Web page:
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Housing, climate change put pressure on Coquitlam River watershed

The Coquitlam River Watershed Roundtable's annual presentation is on Nov. 2, at Pinetree Community Centre — "Vital Signs: Checking our Watershed’s Health."

It's not uncommon for Georgia Ohm to get approached at events the Coquitlam River Watershed Roundtable is at and be asked about its health.

"People are really concerned about how things are going in our watershed," Ohm told the Tri-City News today, Oct. 26, at the Hoy Creek Hatchery.

"The truth is, there's a lot of good news out there."

Ohm and others will be sharing their stories at the Roundtable's annual presentation happening on Thursday, Nov. 2, from 5 to 7 p.m. at the Pinetree Community Centre (1260 Pinetree Way); the meeting is called Vital Signs: Checking our Watershed’s Health.

The panel features five speakers — three from the City of Coquitlam:

  • Angela Yeung will talk about the municipal water quality monitoring program 
  • Erin Gorby will lead on urban forests 
  • Laura Sampliner will offer an update on Coquitlam’s Climate Action Plan

As well, Jason McNair of Living Resources Environmental will speak about adult salmon returns to the Coquitlam River over the past two decades, while Rodney Lee will represent the kʷikʷəƛ̓əm (Kwikwetlem) First Nation (KFN) on the new sockeye salmon hatchery along the watercourse.

The public can ask questions afterwards. Ohm said the doors will also open at 4:30 p.m. for participants to come in early, speak with the panel members and look at information in the displays booths from the Hoy–Scott Creek Watershed Society, KFN, the Burke Mountain Naturalists and the City of Coquitlam's climate action team.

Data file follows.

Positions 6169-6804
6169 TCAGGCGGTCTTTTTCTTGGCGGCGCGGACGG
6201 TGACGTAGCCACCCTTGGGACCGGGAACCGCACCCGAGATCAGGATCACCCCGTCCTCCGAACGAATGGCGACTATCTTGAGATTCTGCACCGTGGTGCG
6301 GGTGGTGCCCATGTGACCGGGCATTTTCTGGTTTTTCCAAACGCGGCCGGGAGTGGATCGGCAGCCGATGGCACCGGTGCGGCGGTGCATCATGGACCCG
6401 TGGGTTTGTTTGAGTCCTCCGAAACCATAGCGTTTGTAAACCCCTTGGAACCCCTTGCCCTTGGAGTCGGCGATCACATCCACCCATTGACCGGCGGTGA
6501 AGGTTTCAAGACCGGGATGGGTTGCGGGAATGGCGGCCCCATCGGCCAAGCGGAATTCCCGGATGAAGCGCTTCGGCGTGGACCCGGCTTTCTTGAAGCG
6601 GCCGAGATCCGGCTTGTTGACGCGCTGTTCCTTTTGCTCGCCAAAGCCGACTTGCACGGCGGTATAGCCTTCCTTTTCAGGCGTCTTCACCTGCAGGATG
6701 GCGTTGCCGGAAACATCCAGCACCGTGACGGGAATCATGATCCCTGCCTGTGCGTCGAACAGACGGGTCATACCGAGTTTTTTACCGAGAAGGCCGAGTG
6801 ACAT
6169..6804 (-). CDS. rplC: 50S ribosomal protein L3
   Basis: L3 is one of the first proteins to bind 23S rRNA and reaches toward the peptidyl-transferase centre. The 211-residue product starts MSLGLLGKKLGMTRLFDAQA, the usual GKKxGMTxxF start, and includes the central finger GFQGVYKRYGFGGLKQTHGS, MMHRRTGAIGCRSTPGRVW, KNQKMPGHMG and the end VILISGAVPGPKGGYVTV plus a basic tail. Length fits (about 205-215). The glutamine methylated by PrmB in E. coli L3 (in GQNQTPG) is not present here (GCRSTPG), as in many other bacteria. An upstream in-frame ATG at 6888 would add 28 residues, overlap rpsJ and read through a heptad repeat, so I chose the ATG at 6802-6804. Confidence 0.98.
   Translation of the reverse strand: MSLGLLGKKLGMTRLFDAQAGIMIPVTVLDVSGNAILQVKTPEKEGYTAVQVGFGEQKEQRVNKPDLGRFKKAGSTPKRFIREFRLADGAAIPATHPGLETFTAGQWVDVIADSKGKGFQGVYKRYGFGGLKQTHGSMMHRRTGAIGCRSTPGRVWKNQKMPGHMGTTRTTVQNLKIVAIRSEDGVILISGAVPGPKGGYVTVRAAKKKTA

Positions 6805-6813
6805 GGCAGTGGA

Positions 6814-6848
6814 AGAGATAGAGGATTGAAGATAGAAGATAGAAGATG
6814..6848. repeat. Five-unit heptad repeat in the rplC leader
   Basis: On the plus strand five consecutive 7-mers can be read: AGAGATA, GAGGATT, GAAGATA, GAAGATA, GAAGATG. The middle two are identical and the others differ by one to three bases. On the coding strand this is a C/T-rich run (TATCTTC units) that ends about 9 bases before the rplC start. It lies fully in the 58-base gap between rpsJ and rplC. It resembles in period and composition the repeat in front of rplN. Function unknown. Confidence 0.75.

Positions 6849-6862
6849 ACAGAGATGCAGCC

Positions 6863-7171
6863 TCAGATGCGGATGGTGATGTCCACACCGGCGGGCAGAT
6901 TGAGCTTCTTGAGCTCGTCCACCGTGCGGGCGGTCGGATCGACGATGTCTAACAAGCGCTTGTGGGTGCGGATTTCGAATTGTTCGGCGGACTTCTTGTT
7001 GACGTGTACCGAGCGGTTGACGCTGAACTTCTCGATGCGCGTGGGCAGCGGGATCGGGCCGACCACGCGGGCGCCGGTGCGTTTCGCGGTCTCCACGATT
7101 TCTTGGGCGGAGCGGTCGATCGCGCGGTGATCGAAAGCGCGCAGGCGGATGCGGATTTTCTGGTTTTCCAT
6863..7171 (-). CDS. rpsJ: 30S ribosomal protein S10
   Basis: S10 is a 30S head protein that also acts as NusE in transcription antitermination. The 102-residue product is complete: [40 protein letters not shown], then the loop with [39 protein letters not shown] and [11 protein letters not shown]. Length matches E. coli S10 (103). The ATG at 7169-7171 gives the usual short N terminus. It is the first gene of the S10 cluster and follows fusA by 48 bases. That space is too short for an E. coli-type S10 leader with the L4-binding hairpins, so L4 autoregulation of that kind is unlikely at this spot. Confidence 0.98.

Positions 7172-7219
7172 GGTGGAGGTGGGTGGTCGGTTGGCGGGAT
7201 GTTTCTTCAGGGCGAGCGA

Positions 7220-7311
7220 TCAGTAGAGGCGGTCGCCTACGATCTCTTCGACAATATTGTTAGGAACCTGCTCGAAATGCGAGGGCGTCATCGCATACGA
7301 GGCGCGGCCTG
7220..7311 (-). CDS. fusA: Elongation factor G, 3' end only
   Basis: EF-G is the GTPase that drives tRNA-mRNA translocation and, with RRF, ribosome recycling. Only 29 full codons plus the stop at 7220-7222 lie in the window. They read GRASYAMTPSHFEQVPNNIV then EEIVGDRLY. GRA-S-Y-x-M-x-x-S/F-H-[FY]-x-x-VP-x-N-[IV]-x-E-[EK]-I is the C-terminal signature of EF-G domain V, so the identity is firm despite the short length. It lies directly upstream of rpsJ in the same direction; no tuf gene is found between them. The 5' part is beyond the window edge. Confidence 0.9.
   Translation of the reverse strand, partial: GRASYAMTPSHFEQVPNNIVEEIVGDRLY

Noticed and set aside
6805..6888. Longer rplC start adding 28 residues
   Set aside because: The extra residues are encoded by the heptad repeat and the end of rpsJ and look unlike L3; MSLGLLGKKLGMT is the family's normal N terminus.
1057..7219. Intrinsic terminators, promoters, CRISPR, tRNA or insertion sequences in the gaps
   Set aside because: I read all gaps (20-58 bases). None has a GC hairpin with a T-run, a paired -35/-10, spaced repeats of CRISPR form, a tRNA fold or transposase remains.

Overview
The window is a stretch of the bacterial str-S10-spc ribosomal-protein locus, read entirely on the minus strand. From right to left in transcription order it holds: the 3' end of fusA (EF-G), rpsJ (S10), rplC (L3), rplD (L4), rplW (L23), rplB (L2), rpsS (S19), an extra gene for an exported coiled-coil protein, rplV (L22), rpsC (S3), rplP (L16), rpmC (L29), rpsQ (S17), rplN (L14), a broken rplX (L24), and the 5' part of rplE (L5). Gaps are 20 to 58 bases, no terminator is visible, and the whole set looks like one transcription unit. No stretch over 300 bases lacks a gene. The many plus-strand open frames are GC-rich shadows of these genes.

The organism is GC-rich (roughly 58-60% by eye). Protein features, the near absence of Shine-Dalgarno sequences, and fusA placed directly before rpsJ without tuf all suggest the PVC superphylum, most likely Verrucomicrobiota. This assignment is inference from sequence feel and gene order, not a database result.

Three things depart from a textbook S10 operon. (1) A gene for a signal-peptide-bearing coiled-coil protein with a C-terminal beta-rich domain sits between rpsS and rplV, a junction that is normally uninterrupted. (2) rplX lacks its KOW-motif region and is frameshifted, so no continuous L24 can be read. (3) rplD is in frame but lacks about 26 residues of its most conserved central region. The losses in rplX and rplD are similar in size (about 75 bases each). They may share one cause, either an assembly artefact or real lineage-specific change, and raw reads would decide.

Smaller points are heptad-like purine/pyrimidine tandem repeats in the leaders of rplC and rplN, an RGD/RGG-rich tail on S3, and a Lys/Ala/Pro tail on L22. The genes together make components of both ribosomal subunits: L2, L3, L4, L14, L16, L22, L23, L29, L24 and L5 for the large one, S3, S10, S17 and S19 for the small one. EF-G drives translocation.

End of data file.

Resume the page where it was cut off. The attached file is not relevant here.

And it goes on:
Drinking water to 1M

Ohm encourages the community to come out and hear what's happening to preserve the Coquitlam River watershed — one of the biggest in Metro Vancouver that provides drinking water to more than a million people, as well as power generation and habitat, and supports old-growth forests stretching from the Coquitlam Lake in the north to the Fraser River in the south.

"There is a huge population that relies on the watershed for drinking water, recreation and living," Ohm said, "and there is a lot of effort that's being done for the watershed to thrive, but there are so many pressures on the system."

Among those include development, which can cause potential soil erosion and flooding; invasive plant species; illegal dumping; and climate change.

This year, in particular, has been the worst fire season in B.C.'s history and a difficult drought season, which has an impact on forests and wildlife.

"There are so many facets that can change the environment very quickly and we have to be awareness of that and adapt to the new reality. It's hard to get a sense of the direction that things are going in…. We have to be really alert to the needs."

Still, she said, the water level in Coquitlam Lake is "pretty high," new technologies are coming onboard — like the recently installed Maple Creek pump station — and fish will soon be returning to the creeks and river to end their life cycle.

To register for the Coquitlam River Watershed Roundtable outreach, go to There is no cost to attend.